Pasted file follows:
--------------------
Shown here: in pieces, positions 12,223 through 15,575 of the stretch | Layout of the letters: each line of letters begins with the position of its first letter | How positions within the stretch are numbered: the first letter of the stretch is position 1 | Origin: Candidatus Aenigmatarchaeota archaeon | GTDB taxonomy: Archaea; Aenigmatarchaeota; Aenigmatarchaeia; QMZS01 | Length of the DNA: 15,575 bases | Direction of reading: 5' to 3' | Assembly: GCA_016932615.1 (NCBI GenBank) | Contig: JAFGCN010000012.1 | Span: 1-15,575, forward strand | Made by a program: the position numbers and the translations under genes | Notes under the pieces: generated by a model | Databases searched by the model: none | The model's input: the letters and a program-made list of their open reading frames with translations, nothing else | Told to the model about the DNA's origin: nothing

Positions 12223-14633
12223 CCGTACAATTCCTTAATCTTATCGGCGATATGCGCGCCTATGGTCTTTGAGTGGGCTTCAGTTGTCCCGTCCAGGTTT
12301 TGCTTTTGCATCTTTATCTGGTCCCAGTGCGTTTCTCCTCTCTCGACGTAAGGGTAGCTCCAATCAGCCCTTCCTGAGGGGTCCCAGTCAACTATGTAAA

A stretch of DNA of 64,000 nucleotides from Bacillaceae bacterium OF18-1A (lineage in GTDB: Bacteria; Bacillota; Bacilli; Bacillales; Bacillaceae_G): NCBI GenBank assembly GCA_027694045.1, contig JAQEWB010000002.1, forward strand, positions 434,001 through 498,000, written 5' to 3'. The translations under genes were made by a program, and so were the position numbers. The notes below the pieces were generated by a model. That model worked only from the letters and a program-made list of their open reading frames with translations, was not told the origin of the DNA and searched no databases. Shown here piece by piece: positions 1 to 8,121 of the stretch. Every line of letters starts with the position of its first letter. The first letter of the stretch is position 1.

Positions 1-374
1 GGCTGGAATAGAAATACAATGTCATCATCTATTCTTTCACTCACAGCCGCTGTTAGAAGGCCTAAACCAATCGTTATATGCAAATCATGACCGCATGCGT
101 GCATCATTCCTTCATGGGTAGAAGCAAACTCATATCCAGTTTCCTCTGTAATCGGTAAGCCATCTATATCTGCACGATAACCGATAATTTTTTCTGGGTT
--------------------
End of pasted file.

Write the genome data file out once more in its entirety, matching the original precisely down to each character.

Shown here: in pieces, positions 12,223 through 15,575 of the stretch | Layout of the letters: each line of letters begins with the position of its first letter | How positions within the stretch are numbered: the first letter of the stretch is position 1 | Origin: Candidatus Aenigmatarchaeota archaeon | GTDB taxonomy: Archaea; Aenigmatarchaeota; Aenigmatarchaeia; QMZS01 | Length of the DNA: 15,575 bases | Direction of reading: 5' to 3' | Assembly: GCA_016932615.1 (NCBI GenBank) | Contig: JAFGCN010000012.1 | Span: 1-15,575, forward strand | Made by a program: the position numbers and the translations under genes | Notes under the pieces: generated by a model | Databases searched by the model: none | The model's input: the letters and a program-made list of their open reading frames with translations, nothing else | Told to the model about the DNA's origin: nothing

Positions 12223-14633
12223 CCGTACAATTCCTTAATCTTATCGGCGATATGCGCGCCTATGGTCTTTGAGTGGGCTTCAGTTGTCCCGTCCAGGTTT
12301 TGCTTTTGCATCTTTATCTGGTCCCAGTGCGTTTCTCCTCTCTCGACGTAAGGGTAGCTCCAATCAGCCCTTCCTGAGGGGTCCCAGTCAACTATGTAAA

A stretch of DNA of 64,000 nucleotides from Bacillaceae bacterium OF18-1A (lineage in GTDB: Bacteria; Bacillota; Bacilli; Bacillales; Bacillaceae_G): NCBI GenBank assembly GCA_027694045.1, contig JAQEWB010000002.1, forward strand, positions 434,001 through 498,000, written 5' to 3'. The translations under genes were made by a program, and so were the position numbers. The notes below the pieces were generated by a model. That model worked only from the letters and a program-made list of their open reading frames with translations, was not told the origin of the DNA and searched no databases. Shown here piece by piece: positions 1 to 8,121 of the stretch. Every line of letters starts with the position of its first letter. The first letter of the stretch is position 1.

Positions 1-374
1 GGCTGGAATAGAAATACAATGTCATCATCTATTCTTTCACTCACAGCCGCTGTTAGAAGGCCTAAACCAATCGTTATATGCAAATCATGACCGCATGCGT
101 GCATCATTCCTTCATGGGTAGAAGCAAACTCATATCCAGTTTCCTCTGTAATCGGTAAGCCATCTATATCTGCACGATAACCGATAATTTTTTCTGGGTT